CULTURE

The great opus of Shohei Imamura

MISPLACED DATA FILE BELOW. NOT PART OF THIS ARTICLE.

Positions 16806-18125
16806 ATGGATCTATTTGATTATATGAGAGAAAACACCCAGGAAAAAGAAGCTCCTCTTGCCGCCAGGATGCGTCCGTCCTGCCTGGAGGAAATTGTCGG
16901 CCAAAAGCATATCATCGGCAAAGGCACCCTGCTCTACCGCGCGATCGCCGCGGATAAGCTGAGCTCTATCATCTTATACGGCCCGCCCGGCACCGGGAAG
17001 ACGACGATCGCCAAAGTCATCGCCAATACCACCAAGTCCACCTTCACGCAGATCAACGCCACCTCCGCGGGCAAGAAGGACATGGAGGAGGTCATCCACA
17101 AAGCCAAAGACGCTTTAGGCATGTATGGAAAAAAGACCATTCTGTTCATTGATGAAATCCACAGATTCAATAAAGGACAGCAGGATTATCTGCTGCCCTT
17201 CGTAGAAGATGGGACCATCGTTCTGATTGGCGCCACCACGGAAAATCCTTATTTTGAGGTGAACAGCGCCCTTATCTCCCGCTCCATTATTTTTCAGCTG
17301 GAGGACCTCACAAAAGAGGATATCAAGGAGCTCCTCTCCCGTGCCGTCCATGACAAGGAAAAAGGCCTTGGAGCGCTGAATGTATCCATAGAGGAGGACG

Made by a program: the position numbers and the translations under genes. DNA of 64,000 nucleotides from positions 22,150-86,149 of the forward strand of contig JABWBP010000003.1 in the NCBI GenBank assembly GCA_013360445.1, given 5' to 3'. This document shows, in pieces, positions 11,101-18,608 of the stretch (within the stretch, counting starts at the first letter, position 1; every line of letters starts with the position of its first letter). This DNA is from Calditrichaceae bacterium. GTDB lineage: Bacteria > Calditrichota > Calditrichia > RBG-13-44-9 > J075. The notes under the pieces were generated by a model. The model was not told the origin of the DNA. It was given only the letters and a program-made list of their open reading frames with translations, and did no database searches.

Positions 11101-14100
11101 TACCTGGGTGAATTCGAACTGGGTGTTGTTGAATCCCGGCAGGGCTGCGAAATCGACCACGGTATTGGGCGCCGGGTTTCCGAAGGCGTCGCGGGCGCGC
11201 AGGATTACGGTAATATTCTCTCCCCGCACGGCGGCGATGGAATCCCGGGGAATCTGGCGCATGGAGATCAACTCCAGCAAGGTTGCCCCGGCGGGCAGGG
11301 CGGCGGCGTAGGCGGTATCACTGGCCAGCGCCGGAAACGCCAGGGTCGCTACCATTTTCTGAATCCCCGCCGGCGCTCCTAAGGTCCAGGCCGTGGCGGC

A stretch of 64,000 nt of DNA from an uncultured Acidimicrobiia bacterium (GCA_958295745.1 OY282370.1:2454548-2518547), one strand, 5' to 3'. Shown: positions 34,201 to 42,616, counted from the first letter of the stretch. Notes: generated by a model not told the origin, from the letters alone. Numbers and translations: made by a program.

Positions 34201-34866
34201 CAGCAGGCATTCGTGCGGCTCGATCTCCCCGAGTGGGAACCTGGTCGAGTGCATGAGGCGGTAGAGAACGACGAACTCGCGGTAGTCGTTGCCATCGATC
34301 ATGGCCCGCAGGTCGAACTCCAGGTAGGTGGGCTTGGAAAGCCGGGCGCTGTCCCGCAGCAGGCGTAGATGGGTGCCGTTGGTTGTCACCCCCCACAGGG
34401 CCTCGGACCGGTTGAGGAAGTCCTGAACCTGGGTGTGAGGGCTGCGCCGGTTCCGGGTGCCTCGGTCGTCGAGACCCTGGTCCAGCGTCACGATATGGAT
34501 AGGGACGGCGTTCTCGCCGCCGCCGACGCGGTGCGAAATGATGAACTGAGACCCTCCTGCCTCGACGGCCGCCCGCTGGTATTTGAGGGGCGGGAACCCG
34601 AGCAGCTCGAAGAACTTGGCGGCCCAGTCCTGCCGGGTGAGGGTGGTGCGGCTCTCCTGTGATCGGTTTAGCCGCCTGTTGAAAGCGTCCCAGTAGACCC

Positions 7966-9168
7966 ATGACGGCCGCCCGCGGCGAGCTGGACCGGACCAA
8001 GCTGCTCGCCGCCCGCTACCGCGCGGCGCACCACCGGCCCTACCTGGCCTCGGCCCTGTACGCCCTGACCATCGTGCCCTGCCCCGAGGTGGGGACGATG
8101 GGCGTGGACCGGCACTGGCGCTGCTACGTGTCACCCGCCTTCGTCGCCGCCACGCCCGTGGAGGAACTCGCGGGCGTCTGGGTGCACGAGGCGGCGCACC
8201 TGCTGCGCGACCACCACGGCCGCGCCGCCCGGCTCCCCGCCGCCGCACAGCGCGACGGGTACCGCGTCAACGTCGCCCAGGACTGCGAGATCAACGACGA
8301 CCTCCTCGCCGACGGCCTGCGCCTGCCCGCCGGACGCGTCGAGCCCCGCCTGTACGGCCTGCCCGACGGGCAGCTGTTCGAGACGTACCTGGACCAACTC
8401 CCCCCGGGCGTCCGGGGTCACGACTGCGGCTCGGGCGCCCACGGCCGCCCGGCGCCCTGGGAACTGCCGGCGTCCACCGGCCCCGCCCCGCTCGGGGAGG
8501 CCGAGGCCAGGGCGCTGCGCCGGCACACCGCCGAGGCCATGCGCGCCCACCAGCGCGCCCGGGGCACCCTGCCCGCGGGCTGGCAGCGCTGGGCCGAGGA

The Thessaloniki Film Festival has compiled the complete works of the acclaimed Japanese filmmaker Shohei Imamura and is presenting a retrospective of his 19 films from tomorrow to September 26 at Athens’s Apollon Cinema and from September 27 to October 3 at Thessaloniki’s Olympion. Imamura, a two-time recipient of the Cannes Film Festival’s Palme d’Or, among others, is considered the one of the most important Japanese film directors today. He has worked alongside other great auteurs such as Yasujiro Ozu and, at the age of 32, made his directorial debut in 1958 with the film noir «The Endless Desire.» By the early 1960s, Imamura had developed into one of the pioneers of Japanese nouvelle vague with thematically provocative and technically innovative films such as «Pigs and Battleships,» «The Insect Woman» and «The Profound Desire of the Gods.» In this last film, Imamura reverses traditional biases by depicting a population of islanders in the Okinawa archipelago as greedy and cruel, rather than humble and in touch with nature, in contrast to the worldly technocrat engineer who has gone to the island to install an irrigation system. Disillusioned by the course of Japanese cinema, Imamura turned to documentary filmmaking in 1970 with «The History of Post-War Japan as told by a Bar Waitress.» This film, which delivers the testimony of a waitress in a seedy bar catering to non-Japanese, reflects the director’s own experiences of Japan during the postwar years as he struggled to survive through black-market dealings in a country whose economy was in a state of near ruin. He made a triumphant comeback to feature films in 1979 with «Vengeance is Mine,» a shocking film based on the real story of a serial killer and the lives he affected by his actions. His 1983 Palme d’Or-winning film, «The Ballad of Narayama,» which showcases a young village girl’s defiance of tradition, reflects Imamura’s rejection of social stereotypes, while in «Black Rain» (1988) he returned to black-and-white to address the taboo subject of the Hiroshima bombing. His second Palme d’Or (Imamura is the fourth director, the others being Emir Kusturica, Bille August and Francis Ford Coppola, to receive such an honor), came with the 1996 drama «The Eel,» a film followed by 1999’s «Dr Akagi» and the film «Warm Water Under a Red Bridge» (2001), a celebration of sensuality. Imamura’s most recent film is «11’9’01,» which however, will not be shown at the retrospective because it was filmed as a collaboration with other directors, including Ken Loach, Claude Lelouch, Sean Penn and Danis Tanovic.